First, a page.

The Alameda County District Attorney’s Office is protecting consumers from dangerous and ineffective diet supplements. As part of a ten county task force that regulates and investigates the over the counter healthcare supplement market in California, the Alameda County DA’s Office investigates the industry for false, unsubstantiated or misleading advertising, labeling violations and unapproved drug claims. American consumers spend over 20 billion dollars a year on dietary supplements, herbs, minerals and multi-vitamins. California is the largest state market for these over the counter supplements. The supplement industry can market and sell these over the counter healthcare supplements products without proof of their effectiveness or safety for human consumption while the federal government can only act against a product if they have scientific proof the product is dangerous or harmful to consumers. State action is necessary in this area because the Federal government by law does not regulate the dietary supplement market in any meaningful way. A dietary supplement can be sold in the United States without prior government approval or proof that it is either safe or effective for its intended use. The task is made up of the following counties: Napa, Marin, Monterey, Orange, Santa Clara, Santa Cruz, Shasta, Solano, and Sonoma. Together, they enforce state laws that require advertising claims to be substantiated by concrete evidence. If companies make health related claims about their products they need to be able to support those claims with scientifically valid studies. If a company can not adequately substantiate an advertsiing claim then they are in violation of California’s Fair Advertising Law. (Business and Professions Code § 17500.) Another common violation investigated by the task force involves the mislabeling of dietary supplements. Our investigations have revealled that companies will make representations on their labelling that their products contain certain ingredients and yet scientific tests fail to detect any measurable amount of these ingredients. This has been particularly true where there has been a new super product to promote weight loss, like Hoodia gordonii. Hoodia gordonii first came to the public’s awareness in November 2004, when the television show 60 Minutes reported on the use of a native succulent plant, known as Hoodia gordonii, to suppress hunger. The story reported how the San tribesmen in the Kalahari Desert of Southern Africa used Hoodia gordonii to suppress appetite on long journeys. The tribesmen reported that they cut off parts of the Hoodia plant and sucked on it during long walks and that it curbed their appetite and increased their energy. Partially as a result of this news story, numerous companies began to produce pills, capsules, gel caps and liquids that allegedly contained Hoodia and marketed them to consumers as appetite suppressant and weight loss products. This created a demand and a corresponding price increase for Hoodia. Products that advertised they contained Hoodia were much in demand and the supply of Hoodia, an endangered plant, became much more limited. Some suppliers began substituting less expensive material and claimed it was Hoodia. It should be noted that although billions of dollars of Hoodia diet supplements have been sold in the United States over the last several years there has never been a scientifically valid study confirming that these products suppress appetite, increase energy or promote weight loss. The District Attorney’s task force has investigated and filed lawsuits against many companies for selling products that falsely claimed to contain Hoodia or that made unsubstantiated claims about weight loss. In a recent case filed in Solano County, the task force obtained a preliminary injunction from the Superior Court barring defendant Breakthrough Nutrition, a Florida corporation, from selling their product Dex L-10 in the state of California because it was misbranded. In issuing the injunction, the Court specifically found that it is reasonably probable that the district attorneys will prevail in proving that the DEX-L10 products contained no Hoodia gordonii and that, as a result, defendant Breakthrough manufactured, marketed and sold misbranded products in violation of California law. The dietary supplement industry frequently runs afoul of state and federal regulation when they make “desease claims”. If a dietary supplement claims to cure, mitigate, or treat a disease, it would be classified as a drug by the FDA regulations and could not be sold or marketed in the United States without FDA preapproval. The types of claims that move a dietary supplement from the “food” category to the “drug” category involve representing the product as a treatment, prevention or cure for a specific disease or condition. The task force has investigated and prosecuted companies for claiming their products can mitigate or treat diseases such as cancer, diabetes, osteoarthritis, and rheumatoid arthritis without obtaining FDA appproval before marketing these products to California consumers. The Alameda County District Attorney is committed to doing all it can to protect Consumers from unscropulous and unfair business practices. Individual consumers should be suspicious of claims made for nonperscription healthcare products because these claims have not been approved by the FDA and may in fact be untrue. Consumers should not buy products based on advertisments they have seen without doing research on the effectiveness or safety of the product. Consumers should consult their healthcare provider before taking over the counter supplements. The Internet can be a good resource for people to investigate healthcare products but be mindful that many websites are simply commercial platforms used to sell these same products. A consumer using the Internet for research should be looking for government or nonprofit websites that are not trying to sell a product with their reviews. Here are the links for the relevant FDA and California Department of Public Health websites. http://www.fda.gov/Food/DietarySupplements/default.htm and http://www.dhs.ca.gov/fdb/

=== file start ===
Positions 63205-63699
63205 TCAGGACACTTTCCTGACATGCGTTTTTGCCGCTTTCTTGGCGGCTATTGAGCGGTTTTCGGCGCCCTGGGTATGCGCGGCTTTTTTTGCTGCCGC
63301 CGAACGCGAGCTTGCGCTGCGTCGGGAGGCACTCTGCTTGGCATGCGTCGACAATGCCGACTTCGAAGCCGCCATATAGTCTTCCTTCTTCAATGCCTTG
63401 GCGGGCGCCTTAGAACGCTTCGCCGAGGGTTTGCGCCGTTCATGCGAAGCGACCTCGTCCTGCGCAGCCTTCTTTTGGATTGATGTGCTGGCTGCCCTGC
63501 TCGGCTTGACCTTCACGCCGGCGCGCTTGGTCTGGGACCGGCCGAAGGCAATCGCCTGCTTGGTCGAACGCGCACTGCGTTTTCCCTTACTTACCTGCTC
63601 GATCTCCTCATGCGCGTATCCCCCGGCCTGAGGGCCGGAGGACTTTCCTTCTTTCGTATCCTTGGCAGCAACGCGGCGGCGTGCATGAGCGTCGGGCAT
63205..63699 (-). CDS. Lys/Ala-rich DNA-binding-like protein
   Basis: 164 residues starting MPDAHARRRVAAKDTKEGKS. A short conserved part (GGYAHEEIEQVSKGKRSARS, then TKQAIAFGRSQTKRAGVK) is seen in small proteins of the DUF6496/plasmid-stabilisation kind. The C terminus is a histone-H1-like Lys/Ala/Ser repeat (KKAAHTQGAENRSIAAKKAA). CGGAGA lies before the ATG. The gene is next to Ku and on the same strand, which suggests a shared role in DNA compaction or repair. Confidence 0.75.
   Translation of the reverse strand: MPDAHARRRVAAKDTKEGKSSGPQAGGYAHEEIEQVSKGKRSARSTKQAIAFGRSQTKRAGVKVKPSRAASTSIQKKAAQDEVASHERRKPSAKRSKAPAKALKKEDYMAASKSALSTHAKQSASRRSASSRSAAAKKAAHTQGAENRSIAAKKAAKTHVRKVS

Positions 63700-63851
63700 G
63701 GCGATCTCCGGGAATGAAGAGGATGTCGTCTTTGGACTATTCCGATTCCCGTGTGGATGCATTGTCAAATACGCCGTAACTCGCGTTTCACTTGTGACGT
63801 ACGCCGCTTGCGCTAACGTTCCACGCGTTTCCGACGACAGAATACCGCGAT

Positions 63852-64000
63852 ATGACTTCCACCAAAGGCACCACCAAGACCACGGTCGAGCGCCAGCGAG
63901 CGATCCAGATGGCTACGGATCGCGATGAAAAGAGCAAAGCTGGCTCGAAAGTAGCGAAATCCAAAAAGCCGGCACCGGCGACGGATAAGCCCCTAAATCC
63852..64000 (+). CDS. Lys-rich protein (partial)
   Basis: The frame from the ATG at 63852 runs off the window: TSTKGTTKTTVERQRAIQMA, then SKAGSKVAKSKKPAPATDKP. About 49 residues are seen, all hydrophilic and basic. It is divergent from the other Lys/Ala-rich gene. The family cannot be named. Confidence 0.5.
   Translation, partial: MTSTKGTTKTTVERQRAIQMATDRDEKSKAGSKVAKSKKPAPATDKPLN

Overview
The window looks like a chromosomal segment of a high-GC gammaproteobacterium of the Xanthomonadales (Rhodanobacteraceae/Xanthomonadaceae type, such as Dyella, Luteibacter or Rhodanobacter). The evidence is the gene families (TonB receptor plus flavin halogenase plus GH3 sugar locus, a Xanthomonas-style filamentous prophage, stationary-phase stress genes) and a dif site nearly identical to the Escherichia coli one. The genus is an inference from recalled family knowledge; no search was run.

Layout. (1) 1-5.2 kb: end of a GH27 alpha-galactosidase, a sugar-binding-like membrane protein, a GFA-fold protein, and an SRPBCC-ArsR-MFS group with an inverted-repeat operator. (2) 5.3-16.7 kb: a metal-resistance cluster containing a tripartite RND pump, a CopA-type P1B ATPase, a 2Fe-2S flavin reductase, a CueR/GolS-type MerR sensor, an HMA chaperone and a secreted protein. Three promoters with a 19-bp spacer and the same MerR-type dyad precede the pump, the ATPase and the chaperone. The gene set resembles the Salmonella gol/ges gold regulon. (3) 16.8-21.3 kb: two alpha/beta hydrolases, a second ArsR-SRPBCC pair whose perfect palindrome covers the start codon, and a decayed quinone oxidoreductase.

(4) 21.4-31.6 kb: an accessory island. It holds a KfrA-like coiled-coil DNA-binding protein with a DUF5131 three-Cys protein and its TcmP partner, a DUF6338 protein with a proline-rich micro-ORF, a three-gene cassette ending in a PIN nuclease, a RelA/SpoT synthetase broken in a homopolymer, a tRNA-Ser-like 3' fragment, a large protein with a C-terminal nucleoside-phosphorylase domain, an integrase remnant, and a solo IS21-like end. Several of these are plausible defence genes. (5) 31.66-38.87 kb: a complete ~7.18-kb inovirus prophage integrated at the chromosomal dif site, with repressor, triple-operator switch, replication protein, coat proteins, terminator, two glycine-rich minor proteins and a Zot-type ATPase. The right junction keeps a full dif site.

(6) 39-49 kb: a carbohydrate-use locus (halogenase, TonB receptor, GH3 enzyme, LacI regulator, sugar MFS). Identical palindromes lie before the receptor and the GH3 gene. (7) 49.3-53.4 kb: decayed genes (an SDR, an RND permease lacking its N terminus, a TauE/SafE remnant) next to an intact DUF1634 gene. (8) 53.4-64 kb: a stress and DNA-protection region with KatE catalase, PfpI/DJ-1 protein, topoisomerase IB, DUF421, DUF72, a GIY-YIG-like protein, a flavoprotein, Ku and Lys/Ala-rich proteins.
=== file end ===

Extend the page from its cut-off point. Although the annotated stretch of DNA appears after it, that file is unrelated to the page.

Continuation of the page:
Source: http://www.alcoda.org/news/files/dietarysupp.pdf